Geometry & Portraiture: Billy Riley Explains his Visual Narrative

In one sentence describe what you do.

I paint a mix of subjects: geometric shapes and portraits.

Explain your technique.

With my geometric work I sketch it out and once I am happy with the shapes I fill them with colour.

What is it about geometry which appeal to you?

I have always liked it, the on/off binary coded nature of it. That’s a square, okay there is not much going on, but coupled with different squares of varying sizes and colours, something starts to come to you.

Explain your portraiture.

Portraits are what I fell in love with about art, when I was growing up I was always reading comics, and I always loved the images. As I was exposed to more and more art I saw classical paintings and how they were able to capture such depth. I thought I would try it, and I feel like I’m getting better at it.

And in some of your works you combine both portraiture and geometry.

Yes, one of my first ideas on becoming an artist was an image of a girl’s face with loads of squares over it, since then that has always been my end target. Though to truly be able to mix both of them I have to understand them as separate entities and only then blend them together.

Do you have any artists which inspire you?

I have always liked people who are willing to go a bit macabre, push boundaries. The comic artist Jim Lee, who designed the X-Men which I loved as a kid, other than that classical paintings, but I am terrible with names.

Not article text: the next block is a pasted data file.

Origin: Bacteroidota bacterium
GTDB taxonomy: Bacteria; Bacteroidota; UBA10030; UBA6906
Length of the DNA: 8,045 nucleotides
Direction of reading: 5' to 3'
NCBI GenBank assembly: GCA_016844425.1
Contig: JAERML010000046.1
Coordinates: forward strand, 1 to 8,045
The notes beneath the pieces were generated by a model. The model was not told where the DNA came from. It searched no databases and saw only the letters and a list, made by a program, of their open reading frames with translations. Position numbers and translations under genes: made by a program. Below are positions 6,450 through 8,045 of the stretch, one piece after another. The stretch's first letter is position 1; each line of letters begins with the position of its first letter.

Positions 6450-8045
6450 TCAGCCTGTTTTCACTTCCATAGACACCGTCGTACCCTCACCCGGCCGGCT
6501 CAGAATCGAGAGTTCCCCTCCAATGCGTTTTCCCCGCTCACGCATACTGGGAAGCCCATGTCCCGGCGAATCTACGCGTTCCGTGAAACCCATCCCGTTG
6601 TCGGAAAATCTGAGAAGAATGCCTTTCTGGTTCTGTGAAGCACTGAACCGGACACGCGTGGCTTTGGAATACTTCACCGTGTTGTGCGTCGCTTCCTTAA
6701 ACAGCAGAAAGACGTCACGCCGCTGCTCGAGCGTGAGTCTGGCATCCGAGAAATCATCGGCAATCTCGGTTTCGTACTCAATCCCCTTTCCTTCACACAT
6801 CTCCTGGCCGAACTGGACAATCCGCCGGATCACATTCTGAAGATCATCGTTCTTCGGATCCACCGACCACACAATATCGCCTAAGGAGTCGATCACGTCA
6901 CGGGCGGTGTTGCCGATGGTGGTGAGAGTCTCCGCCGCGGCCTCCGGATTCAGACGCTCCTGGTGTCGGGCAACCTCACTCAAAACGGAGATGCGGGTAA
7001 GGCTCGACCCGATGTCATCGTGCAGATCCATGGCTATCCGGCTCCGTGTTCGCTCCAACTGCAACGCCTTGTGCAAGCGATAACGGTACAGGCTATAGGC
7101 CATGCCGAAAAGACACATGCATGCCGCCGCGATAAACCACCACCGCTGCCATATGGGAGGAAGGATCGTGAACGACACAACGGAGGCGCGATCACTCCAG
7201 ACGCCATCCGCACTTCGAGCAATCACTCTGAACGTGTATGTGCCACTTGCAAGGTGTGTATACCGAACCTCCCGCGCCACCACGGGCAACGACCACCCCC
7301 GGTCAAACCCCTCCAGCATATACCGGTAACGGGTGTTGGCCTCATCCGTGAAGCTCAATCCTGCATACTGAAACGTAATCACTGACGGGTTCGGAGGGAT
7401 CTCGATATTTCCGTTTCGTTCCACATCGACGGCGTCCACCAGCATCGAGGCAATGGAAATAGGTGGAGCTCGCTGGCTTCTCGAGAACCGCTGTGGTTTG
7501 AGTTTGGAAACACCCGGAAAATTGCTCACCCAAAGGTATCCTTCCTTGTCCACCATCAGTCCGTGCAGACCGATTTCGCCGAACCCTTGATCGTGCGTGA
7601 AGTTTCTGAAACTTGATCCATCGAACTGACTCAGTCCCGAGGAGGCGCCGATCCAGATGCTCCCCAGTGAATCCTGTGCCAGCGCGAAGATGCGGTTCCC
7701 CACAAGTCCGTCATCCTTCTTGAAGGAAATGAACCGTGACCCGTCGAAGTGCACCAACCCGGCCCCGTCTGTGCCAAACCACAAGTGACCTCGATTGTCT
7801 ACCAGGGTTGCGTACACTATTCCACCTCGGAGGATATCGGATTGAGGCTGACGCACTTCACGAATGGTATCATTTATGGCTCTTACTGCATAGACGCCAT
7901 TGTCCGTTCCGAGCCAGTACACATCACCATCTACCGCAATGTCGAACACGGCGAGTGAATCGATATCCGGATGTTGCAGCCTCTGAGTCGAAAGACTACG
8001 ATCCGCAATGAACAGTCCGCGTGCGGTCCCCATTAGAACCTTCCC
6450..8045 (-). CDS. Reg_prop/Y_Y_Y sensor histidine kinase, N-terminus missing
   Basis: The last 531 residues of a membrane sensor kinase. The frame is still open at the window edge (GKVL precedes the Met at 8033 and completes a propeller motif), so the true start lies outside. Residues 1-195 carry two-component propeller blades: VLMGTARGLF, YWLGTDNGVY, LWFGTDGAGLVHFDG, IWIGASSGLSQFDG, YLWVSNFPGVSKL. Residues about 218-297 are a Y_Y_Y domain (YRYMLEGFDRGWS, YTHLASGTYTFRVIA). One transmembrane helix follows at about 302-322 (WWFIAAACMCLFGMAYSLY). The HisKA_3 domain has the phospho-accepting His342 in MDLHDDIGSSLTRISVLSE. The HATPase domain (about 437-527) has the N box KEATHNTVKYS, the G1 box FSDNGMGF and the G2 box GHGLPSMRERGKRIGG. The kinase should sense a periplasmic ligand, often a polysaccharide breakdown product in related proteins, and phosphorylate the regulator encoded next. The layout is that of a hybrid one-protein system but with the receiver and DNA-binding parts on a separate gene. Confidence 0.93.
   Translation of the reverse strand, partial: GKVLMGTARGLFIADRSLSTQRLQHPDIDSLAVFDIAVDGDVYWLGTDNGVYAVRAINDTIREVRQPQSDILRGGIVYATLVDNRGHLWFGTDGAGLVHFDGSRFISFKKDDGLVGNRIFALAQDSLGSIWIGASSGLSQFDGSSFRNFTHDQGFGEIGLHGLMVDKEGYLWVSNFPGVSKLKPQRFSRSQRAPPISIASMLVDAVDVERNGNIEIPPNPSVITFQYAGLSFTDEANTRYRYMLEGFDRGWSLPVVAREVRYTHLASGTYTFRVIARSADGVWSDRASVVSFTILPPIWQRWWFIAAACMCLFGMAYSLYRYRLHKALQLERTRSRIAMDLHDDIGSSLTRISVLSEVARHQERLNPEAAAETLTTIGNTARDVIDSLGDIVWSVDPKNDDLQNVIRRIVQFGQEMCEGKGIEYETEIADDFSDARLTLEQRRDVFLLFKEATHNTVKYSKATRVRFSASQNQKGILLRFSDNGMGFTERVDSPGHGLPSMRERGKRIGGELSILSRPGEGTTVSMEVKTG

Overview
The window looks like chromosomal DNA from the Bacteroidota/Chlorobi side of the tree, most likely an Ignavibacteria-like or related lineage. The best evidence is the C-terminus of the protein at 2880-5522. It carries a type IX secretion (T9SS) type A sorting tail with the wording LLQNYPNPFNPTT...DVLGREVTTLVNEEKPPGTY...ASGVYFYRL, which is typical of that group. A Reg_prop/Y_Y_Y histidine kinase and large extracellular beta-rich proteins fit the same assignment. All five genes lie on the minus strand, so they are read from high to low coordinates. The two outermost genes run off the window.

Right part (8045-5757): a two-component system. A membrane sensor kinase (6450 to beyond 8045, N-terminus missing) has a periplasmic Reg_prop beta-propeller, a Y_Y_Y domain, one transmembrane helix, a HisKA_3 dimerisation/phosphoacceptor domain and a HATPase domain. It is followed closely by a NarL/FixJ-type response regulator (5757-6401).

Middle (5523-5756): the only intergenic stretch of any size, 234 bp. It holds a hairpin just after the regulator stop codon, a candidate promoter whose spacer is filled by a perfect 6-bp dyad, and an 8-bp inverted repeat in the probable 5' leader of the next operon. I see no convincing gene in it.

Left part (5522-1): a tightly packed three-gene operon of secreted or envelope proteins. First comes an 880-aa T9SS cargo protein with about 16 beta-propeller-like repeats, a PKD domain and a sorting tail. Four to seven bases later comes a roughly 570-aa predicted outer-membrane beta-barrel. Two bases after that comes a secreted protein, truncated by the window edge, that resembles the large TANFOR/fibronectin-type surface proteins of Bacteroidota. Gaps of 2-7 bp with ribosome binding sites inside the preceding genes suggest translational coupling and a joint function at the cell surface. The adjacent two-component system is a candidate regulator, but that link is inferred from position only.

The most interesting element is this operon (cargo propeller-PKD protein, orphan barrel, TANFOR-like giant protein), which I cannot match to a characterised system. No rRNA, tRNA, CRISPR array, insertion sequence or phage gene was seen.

What has been the most pivotal moment in your art career so far?

I think moving into my studio at Make Space and also when I first bought my drawing table which I have at home, because at the time it cost all of the limited money that I had; it was a commitment.

Going back to the start, why be an artist?

I have Dyslexia, so I really struggled reading books as a kid and that created a boundary people would all be reading the Harry Potter books and I was there barely able to read the title. I think that is why sight became my predominant sense. That’s why I like comics and why I love to paint and show people who I am through visual story telling.

How do you hope to develop your art over the next few years?

I want improve my technique, I think most artists want to do that, if an artist doesn’t seek to do that they should just quit.

Do you mean in your ideas or in your method?

Both; I have lots of ideas but sometimes I have no idea how they would work, so they go on the back burner. In a few years’ time I would like to getting involved in a lot more shows, putting on some shows myself. I also want to bridge the gap between artists and non-artists, a lot of regular people think art is a posh thing, but anyone can pick up a pen and draw, or a brush and paint. That’s why I like the street art movement; anyone can get a tin of paint and just go for it. I would like to promote the idea that anyone can do it, don’t worry about a lack of formal education, you don’t have to have gone to uni!

 

Billy Is exhibiting works in Focus LDN's Winter Exhibition at The Menier Gallery, London Bridge. Open until Saturday 17th December 2016.